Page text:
Some people are blessed with family and friends who mentor them in the ways of wealth. The rest of us learn from other people’s money mistakes. According to a recent article by credit.com, a person can learn a lot from the financial missteps of others. I have learned from people who are older than me, my peers as well as younger people. I don’t know whether my own children will heed my financial advice of life, but hopefully they will continue to be open about money matters by talking to people they trust.
Retiring to a life of poverty
I think some of the best lessons I learned from older friends and family is the importance of staying in the job market as long as possible and delaying retirement. I know people who not only depending on Social Security benefits as a main source of income, but limited their lifetime earnings by taking Social Security early at age 62. I also see the wisdom of paying off a mortgage before retiring instead of buying a home just before retiring or taking a reverse mortgage. I never would have thought about paying down my mortgage if it weren’t for older friends living in poverty because they can barely afford a mortgage payment.
Keeping up with the Joneses
When I look at my peers, I notice a lot of people in their 40s who are stretching themselves to buy step-up homes in nicer neighborhoods. It’s tempting to want to keep up with the Joneses, but most of the Joneses I know end up having homes in foreclosure. After watching friends my age lose their homes to foreclosure, I made it my goal to pay off my home in another 12 years. Instead of spending money on upgrades, I pay extra toward my mortgage. I stay motivated by telling myself I can buy the granite countertops and new floors as soon as I own my home outright.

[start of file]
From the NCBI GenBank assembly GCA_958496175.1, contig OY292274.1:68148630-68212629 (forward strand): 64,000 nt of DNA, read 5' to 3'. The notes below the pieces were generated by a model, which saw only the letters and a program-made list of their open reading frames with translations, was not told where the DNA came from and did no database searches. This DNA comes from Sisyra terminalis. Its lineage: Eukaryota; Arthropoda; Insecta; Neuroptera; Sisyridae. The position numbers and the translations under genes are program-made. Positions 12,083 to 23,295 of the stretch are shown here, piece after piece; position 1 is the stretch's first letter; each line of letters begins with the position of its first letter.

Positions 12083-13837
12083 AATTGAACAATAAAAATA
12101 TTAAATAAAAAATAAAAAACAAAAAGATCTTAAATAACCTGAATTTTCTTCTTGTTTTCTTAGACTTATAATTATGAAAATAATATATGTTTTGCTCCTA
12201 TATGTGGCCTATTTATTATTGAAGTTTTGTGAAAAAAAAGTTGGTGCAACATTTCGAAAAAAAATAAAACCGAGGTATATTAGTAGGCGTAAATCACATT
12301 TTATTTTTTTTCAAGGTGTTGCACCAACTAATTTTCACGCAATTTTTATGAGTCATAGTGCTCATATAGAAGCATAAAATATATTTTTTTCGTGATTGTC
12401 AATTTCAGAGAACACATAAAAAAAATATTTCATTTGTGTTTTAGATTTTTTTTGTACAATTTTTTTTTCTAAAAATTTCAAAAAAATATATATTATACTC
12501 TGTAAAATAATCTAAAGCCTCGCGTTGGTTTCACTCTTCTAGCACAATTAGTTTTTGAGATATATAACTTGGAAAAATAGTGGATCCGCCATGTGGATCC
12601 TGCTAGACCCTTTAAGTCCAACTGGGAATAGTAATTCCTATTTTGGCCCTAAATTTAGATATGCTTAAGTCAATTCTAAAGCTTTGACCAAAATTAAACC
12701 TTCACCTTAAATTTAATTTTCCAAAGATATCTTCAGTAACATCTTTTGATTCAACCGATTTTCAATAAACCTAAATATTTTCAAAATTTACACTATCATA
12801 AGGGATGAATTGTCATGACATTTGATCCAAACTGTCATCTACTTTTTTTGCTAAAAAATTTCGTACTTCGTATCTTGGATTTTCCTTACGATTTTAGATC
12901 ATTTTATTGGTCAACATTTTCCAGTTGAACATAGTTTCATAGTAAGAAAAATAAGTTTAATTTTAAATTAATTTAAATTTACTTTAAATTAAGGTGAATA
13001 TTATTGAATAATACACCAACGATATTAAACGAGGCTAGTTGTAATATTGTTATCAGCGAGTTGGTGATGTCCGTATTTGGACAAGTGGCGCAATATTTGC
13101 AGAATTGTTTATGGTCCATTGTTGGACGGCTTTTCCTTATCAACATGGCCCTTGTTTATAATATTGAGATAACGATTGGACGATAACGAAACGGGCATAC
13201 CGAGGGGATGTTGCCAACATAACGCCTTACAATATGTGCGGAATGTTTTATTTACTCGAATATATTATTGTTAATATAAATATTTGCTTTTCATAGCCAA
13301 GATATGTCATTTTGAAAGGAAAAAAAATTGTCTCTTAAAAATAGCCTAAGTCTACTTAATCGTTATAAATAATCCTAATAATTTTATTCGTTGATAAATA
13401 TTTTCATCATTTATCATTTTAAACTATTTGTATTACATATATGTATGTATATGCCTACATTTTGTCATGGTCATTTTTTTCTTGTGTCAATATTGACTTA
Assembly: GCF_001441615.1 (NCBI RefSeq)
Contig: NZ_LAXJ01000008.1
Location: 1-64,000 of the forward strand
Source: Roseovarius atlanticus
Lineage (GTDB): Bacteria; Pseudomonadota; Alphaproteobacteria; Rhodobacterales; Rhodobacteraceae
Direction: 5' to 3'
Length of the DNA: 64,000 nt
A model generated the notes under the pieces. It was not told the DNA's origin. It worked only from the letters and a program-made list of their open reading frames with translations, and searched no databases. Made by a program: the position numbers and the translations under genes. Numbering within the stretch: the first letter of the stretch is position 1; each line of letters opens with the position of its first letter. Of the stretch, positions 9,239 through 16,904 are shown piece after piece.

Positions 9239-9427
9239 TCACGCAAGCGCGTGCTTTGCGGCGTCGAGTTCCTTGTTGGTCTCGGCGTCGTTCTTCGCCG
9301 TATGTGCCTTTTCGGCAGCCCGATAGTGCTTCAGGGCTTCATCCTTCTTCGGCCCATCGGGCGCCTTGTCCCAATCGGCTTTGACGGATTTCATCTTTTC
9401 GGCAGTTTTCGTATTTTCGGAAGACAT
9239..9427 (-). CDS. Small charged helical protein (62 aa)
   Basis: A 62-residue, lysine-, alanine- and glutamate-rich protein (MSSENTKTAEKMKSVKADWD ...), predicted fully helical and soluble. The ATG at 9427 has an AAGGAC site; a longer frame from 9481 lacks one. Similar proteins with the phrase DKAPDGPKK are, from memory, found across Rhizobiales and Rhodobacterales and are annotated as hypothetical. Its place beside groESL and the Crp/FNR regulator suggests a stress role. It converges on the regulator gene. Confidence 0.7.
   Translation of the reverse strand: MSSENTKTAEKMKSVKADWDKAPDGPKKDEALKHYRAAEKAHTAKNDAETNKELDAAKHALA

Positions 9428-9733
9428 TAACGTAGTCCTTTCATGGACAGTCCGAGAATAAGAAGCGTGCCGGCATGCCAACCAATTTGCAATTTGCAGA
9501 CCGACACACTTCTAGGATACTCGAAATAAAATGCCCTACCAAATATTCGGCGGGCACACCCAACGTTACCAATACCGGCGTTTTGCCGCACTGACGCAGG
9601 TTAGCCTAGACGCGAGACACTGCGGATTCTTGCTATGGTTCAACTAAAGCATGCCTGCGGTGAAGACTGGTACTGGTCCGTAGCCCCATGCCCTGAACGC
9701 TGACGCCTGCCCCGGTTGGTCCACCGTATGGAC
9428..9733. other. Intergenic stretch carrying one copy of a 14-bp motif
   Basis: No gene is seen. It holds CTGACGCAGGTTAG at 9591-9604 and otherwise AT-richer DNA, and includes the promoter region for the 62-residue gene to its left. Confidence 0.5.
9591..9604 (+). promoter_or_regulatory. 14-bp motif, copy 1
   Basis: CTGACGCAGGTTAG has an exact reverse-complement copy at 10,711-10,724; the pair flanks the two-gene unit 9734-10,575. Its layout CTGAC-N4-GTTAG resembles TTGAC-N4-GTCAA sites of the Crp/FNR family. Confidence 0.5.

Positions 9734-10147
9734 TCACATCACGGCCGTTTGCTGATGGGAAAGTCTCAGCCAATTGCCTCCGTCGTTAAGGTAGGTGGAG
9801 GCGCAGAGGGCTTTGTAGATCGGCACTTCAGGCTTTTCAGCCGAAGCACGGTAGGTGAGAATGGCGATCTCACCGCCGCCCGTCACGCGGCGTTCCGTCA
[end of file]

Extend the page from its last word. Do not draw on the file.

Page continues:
Staying out of debt
I’m constantly reminded of the dangers of debt when I think about the younger generation. Millennials are putting off marriage and buying homes because they are weighed down with too much student loan and credit card debt. I admit I had a ton of credit card debt in my 20s as well. It took me about a decade to build up my credit so that I have an almost perfect credit score. My focus has been to stay out of debt while simultaneously saving up for retirement and emergencies. Although I wish I could make more progress, I’m at least going in the direction of a positive net worth instead of a negative one.
When it comes to financial habits, my children know where I stand. I don’t believe in carrying debt if at all possible because it’s a financial burden. Saving is a discipline that rewards the saver with freedom and flexibility in the future. I don’t think my children have to make the same financial mistakes other people have made in order to learn. They simply need to find a model of financial success that doesn’t conflict with their values. I rather be a role model of good financial habits for my children instead of a financial wreck that scares them onto the path of prosperity.
More from this contributor:
How I Tricked my family into Saving Money
Aspiring to be Comfortable, Not Rich
Financial Lessons My Sons Taught Me